2012 September, Iceland – Laki

Due to Frida’s birthday, our annual visit to discover the “outback of Iceland” did not take place until the last week of September.

Autumn colors were still present, but the weather was bad with one exception: Tuesday the 25th. Although Reykjavík early in the morning was covered in fog, the weather forcast was sunshine with no wind. Markús took the day off, and based upon previous experiences (Lindaá) we brought two pairs of waders to explore the rivers before crossing. Our destination this year was Laki, and as can be seen from the pictures, we had a splendid day which we never will forget.

Laki or Lakagígar (Craters of Laki) is a volcanic fissure in the south of Iceland, not far from the canyon of Eldgjá and the small village Kirkjubæjarklaustur. Lakagígar is the correct name, as Laki mountain itself did not erupt, but fissures opened up on each side of it. Lakagígar is part of a volcanic system centered on the Grímsvötn volcano and including the Þórðarhyrna volcano. It lies between the glaciers of Mýrdalsjökull and Vatnajökull, in an area of fissures that run in a south-west to north-east direction.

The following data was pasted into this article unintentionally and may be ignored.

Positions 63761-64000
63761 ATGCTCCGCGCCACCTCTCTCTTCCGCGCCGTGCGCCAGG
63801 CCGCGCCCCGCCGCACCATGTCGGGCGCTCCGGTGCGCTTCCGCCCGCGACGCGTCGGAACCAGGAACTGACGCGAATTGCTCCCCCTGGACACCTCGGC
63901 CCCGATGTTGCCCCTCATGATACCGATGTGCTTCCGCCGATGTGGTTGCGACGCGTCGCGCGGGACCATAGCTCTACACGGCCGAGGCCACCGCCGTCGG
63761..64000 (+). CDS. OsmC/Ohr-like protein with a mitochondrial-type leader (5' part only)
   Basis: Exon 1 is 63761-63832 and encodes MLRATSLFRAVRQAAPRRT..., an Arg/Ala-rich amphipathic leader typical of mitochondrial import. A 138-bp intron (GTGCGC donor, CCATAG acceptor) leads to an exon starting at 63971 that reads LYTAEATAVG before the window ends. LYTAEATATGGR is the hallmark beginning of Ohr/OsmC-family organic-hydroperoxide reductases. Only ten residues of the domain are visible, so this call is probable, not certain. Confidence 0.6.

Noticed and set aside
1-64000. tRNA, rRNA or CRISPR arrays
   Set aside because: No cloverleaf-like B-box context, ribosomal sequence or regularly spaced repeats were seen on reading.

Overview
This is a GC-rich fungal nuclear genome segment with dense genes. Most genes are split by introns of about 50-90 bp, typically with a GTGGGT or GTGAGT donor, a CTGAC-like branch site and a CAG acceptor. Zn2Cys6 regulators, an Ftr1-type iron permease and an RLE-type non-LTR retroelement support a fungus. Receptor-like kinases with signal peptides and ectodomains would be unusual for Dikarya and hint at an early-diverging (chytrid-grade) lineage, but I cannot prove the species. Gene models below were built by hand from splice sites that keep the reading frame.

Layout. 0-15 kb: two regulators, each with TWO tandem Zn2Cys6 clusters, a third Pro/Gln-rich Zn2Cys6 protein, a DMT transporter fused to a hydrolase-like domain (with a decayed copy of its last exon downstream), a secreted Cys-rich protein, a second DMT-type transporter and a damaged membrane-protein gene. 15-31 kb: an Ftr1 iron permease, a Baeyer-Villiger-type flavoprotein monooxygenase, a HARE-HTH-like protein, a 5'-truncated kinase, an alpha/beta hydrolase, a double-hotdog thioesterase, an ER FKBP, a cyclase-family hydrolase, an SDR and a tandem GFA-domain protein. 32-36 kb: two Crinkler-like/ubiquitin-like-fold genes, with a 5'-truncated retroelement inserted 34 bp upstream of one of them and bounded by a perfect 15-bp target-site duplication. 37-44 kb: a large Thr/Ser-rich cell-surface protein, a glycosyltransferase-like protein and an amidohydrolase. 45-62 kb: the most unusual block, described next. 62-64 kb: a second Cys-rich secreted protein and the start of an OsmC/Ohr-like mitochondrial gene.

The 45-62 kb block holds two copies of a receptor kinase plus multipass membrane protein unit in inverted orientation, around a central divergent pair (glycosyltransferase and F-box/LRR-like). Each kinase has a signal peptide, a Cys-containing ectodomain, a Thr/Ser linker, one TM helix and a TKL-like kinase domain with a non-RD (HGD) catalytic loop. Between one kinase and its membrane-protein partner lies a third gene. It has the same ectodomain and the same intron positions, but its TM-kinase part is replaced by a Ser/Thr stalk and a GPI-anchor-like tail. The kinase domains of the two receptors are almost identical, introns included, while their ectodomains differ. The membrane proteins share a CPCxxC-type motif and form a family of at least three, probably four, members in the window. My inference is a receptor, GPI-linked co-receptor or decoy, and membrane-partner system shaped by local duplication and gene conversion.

The system erupted over an eight-month period between 1783 and 1784 from the Laki fissure and the adjoining Grímsvötn volcano, pouring out an estimated 14 km3 of basalt lava and clouds of poisonous hydrofluoric acid and sulfur dioxide compounds that killed over 50% of Iceland's livestock population, leading to a famine that killed approximately 25% of the island's human population. The Laki eruption and its aftermath caused a drop in global temperatures, as sulfur dioxide was spewed into the Northern Hemisphere. This caused crop failures in Europe and may have caused droughts in India. The eruption has been estimated to have killed over six million people globally, making the eruption the deadliest in historical times.